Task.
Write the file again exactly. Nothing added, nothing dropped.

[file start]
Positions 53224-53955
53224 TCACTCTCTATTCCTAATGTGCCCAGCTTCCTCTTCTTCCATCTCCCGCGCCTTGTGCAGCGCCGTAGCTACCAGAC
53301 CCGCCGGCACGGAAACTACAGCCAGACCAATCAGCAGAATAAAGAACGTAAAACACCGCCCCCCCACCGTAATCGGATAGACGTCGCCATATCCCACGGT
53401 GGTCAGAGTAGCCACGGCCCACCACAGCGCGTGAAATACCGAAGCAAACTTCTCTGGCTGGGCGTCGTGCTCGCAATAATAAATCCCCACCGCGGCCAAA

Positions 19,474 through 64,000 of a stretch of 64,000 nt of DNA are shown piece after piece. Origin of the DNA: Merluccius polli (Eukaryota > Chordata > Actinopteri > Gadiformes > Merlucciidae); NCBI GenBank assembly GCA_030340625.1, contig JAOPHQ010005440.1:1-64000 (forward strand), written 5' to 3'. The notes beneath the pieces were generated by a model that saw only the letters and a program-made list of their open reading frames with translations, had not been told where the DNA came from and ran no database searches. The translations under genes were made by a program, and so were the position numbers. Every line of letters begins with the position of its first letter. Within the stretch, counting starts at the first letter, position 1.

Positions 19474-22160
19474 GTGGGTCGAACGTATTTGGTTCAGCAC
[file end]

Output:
Positions 53224-53955
53224 TCACTCTCTATTCCTAATGTGCCCAGCTTCCTCTTCTTCCATCTCCCGCGCCTTGTGCAGCGCCGTAGCTACCAGAC
53301 CCGCCGGCACGGAAACTACAGCCAGACCAATCAGCAGAATAAAGAACGTAAAACACCGCCCCCCCACCGTAATCGGATAGACGTCGCCATATCCCACGGT
53401 GGTCAGAGTAGCCACGGCCCACCACAGCGCGTGAAATACCGAAGCAAACTTCTCTGGCTGGGCGTCGTGCTCGCAATAATAAATCCCCACCGCGGCCAAA

Positions 19,474 through 64,000 of a stretch of 64,000 nt of DNA are shown piece after piece. Origin of the DNA: Merluccius polli (Eukaryota > Chordata > Actinopteri > Gadiformes > Merlucciidae); NCBI GenBank assembly GCA_030340625.1, contig JAOPHQ010005440.1:1-64000 (forward strand), written 5' to 3'. The notes beneath the pieces were generated by a model that saw only the letters and a program-made list of their open reading frames with translations, had not been told where the DNA came from and ran no database searches. The translations under genes were made by a program, and so were the position numbers. Every line of letters begins with the position of its first letter. Within the stretch, counting starts at the first letter, position 1.

Positions 19474-22160
19474 GTGGGTCGAACGTATTTGGTTCAGCAC